In the face of American expansionism near the end of the 18th century, it was of the utmost importance for the First Nations to form some kind of coalition. Americans assumed that by their Declaration of Independence, they automatically acquired title to all land east of the Mississippi. In the battles that erupted, the First Nations twice defeated the Americans, but the latter rallied a large expedition and destroyed the coalition at the Battle of Fallen Timbers in 1794.
After the death of Joseph Brant in 1807, a new First Nations leader emerged: Tecumseh (“Shooting Star”), who was part Shawnee, part Creek. Tecumseh sided with the British not because he trusted them but because he saw them as the lesser of two evils. He preached that the land belonged to all the First Nations, not to specific groups, and that no tribe had the right to surrender its land. That could be done only with the agreement of all. Tecumseh worked tirelessly to gain the support of the Potawatomi, Ojibwa, Shawnee, Ottawa, Kikapoo and others.
The War of 1812 was a turning point for the First Nations, being the last conflict in northeastern North America in which their participation was important. After the victory at Fort Michilimackinac on July 17, 1812, First Nations flocked to the British cause. Their presence at Detroit with Sir Isaac Brock was instrumental in the surrender, on Aug. 16, of a superior force. In turn, the fall of Detroit encouraged the Six Nations, who were an important factor in the American defeat at Queenston Heights on Oct. 13 when they appeared at an auspicious moment under the leadership of John Norton.
In Ohio, Tecumseh and his warriors cut an American force to pieces at Fort Meigs on May 5, 1813. But control was slipping away as the Americans destroyed the Creek Nation. Meanwhile, an American naval victory on Lake Erie on Sept. 10 cut the British supply line to Amherstburg, thus endangering First Nations support.
The Iroquois played a central role in the Battle of Beaver Dams on June 24, 1813. According to John Norton, “The Cagnauwaga fought the battle, the Mohawk got the plunder, and [British General] FitzGibbon got the credit.”
Tecumseh was unimpressed with Henry Procter, the new British general who had succeeded Brock. In retreat after Lake Erie had been lost to the Americans, Procter had decided—perhaps at Tecumseh’s urging—to make a stand at Moraviantown, on the Thames River. The brunt of the fighting fell to the First Nations, and in the ensuing battle, they were routed and Tecumseh was killed. No one knows what happened to the great chief’s body. His loss is hard to overestimate, and with him went the remains of the nativistic movement.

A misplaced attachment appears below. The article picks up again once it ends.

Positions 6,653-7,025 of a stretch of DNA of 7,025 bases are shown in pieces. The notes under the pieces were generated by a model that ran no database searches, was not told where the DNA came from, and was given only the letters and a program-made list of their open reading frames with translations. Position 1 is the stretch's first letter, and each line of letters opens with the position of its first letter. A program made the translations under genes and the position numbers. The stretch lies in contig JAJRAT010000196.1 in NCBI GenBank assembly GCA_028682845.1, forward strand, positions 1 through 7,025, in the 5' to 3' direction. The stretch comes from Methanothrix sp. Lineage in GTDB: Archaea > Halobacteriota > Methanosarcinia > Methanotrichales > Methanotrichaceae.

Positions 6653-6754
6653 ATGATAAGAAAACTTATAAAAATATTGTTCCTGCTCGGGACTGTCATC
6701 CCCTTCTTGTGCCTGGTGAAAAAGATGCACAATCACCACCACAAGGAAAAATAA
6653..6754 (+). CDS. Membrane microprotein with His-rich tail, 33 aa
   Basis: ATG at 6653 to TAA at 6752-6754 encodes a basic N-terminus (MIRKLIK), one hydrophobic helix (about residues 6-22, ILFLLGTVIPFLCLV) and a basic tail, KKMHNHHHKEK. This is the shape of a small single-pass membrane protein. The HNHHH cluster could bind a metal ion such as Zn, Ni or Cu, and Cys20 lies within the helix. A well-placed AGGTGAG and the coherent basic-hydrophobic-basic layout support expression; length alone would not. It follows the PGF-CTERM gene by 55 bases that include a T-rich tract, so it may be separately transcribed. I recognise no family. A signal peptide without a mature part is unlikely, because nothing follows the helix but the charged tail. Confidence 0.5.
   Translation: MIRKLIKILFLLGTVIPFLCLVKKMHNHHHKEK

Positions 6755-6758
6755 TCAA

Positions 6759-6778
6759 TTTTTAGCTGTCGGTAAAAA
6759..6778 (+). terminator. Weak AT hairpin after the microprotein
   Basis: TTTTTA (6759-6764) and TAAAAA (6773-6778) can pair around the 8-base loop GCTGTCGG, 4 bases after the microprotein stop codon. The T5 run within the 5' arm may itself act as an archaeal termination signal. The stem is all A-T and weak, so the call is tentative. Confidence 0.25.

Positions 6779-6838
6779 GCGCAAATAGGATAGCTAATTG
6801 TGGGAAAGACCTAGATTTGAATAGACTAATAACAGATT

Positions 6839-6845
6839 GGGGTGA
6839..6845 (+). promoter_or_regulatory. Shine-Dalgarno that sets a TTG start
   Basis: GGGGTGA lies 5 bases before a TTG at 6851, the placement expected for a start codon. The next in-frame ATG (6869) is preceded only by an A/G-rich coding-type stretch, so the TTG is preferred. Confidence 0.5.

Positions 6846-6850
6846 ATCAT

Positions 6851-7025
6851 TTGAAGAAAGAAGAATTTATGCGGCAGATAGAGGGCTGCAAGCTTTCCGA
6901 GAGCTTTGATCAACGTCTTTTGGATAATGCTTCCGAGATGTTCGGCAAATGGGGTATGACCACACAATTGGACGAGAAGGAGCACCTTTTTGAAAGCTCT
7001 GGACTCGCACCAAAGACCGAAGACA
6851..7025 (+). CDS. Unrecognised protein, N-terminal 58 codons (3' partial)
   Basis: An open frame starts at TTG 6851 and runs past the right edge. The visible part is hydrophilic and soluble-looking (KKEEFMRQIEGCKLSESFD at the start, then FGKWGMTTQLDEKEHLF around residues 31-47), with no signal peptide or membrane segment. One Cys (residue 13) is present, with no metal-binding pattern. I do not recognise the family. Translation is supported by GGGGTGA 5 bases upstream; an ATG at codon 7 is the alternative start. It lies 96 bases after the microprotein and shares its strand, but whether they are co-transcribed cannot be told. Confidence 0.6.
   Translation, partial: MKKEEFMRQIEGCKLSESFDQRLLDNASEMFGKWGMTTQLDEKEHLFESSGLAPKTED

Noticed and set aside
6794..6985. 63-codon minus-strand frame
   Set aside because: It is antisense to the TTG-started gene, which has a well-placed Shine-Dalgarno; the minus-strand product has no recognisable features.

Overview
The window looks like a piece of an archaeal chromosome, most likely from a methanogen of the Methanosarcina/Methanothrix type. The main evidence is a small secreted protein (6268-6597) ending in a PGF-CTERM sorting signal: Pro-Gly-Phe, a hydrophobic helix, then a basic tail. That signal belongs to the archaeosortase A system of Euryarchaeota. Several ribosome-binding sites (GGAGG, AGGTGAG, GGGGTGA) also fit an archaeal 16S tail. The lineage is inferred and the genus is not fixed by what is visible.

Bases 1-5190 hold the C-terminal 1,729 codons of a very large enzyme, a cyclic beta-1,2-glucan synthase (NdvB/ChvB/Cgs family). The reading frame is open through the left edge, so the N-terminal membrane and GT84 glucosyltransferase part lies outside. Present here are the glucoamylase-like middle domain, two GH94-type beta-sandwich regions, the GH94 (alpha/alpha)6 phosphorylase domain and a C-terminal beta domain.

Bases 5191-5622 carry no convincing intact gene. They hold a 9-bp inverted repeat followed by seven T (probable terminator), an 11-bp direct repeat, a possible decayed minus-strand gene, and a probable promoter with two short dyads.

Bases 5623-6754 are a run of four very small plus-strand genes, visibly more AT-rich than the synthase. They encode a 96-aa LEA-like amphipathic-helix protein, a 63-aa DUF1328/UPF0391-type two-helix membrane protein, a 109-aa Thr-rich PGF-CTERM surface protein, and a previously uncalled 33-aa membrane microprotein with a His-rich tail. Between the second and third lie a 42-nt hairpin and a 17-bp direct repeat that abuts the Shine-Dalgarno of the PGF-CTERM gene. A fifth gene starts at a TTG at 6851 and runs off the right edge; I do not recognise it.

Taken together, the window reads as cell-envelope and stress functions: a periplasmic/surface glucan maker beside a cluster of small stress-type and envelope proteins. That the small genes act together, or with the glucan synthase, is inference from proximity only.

During the negotiations for the Treaty of Ghent, the British tried to bargain for the establishment of an Indian territory, but the Americans resolutely refused to agree to such a stipulation. The most that they would accept was the status quo before the war. This was a profound disappointment and loss for the First Nations, since despite all their efforts, they were unable to recover lost territory. Three years after the death of Tecumseh, Indiana became a state and began to remove all First Nations from their traditional lands.
In Canada, the War of 1812 was the end of an era in which the First Nations had been able to keep their land in return for service in war. Soon, with the growth of Upper Canada, the First Nations were outnumbered in their own lands. It was almost forgotten that were it not for their support, Upper Canada might have fallen into American hands.
This piece features a portrait gallery of leading First Nations figures in the War of 1812, accessed by a scrollbar of thumbnails. Once a thumbnail is selected, users can view the larger image and learn more about the leading figure in the war.